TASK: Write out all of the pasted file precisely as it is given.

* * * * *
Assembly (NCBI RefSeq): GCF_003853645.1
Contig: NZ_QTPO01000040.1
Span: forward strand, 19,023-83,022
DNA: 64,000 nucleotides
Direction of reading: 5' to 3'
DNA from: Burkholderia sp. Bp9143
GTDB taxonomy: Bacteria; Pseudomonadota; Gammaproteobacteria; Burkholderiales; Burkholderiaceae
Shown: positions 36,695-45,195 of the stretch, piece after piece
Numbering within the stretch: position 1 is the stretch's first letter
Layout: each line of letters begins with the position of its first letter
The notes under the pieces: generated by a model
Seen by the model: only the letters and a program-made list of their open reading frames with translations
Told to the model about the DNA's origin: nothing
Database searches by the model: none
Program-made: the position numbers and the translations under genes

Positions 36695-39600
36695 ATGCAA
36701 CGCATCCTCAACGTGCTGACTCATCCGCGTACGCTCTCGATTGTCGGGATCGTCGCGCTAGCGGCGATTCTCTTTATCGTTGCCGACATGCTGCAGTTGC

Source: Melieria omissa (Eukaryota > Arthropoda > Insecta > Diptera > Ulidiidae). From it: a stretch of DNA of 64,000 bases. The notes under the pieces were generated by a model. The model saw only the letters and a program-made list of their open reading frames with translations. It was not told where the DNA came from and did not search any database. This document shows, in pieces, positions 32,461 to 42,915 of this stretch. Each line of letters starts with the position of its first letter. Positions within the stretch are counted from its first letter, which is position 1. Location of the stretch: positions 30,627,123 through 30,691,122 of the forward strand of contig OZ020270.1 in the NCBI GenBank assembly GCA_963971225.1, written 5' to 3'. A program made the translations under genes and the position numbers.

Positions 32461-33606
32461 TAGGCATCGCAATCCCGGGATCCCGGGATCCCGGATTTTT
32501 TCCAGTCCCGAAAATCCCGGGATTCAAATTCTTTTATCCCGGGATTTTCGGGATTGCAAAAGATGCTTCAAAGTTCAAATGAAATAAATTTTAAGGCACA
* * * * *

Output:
Assembly (NCBI RefSeq): GCF_003853645.1
Contig: NZ_QTPO01000040.1
Span: forward strand, 19,023-83,022
DNA: 64,000 nucleotides
Direction of reading: 5' to 3'
DNA from: Burkholderia sp. Bp9143
GTDB taxonomy: Bacteria; Pseudomonadota; Gammaproteobacteria; Burkholderiales; Burkholderiaceae
Shown: positions 36,695-45,195 of the stretch, piece after piece
Numbering within the stretch: position 1 is the stretch's first letter
Layout: each line of letters begins with the position of its first letter
The notes under the pieces: generated by a model
Seen by the model: only the letters and a program-made list of their open reading frames with translations
Told to the model about the DNA's origin: nothing
Database searches by the model: none
Program-made: the position numbers and the translations under genes

Positions 36695-39600
36695 ATGCAA
36701 CGCATCCTCAACGTGCTGACTCATCCGCGTACGCTCTCGATTGTCGGGATCGTCGCGCTAGCGGCGATTCTCTTTATCGTTGCCGACATGCTGCAGTTGC

Source: Melieria omissa (Eukaryota > Arthropoda > Insecta > Diptera > Ulidiidae). From it: a stretch of DNA of 64,000 bases. The notes under the pieces were generated by a model. The model saw only the letters and a program-made list of their open reading frames with translations. It was not told where the DNA came from and did not search any database. This document shows, in pieces, positions 32,461 to 42,915 of this stretch. Each line of letters starts with the position of its first letter. Positions within the stretch are counted from its first letter, which is position 1. Location of the stretch: positions 30,627,123 through 30,691,122 of the forward strand of contig OZ020270.1 in the NCBI GenBank assembly GCA_963971225.1, written 5' to 3'. A program made the translations under genes and the position numbers.

Positions 32461-33606
32461 TAGGCATCGCAATCCCGGGATCCCGGGATCCCGGATTTTT
32501 TCCAGTCCCGAAAATCCCGGGATTCAAATTCTTTTATCCCGGGATTTTCGGGATTGCAAAAGATGCTTCAAAGTTCAAATGAAATAAATTTTAAGGCACA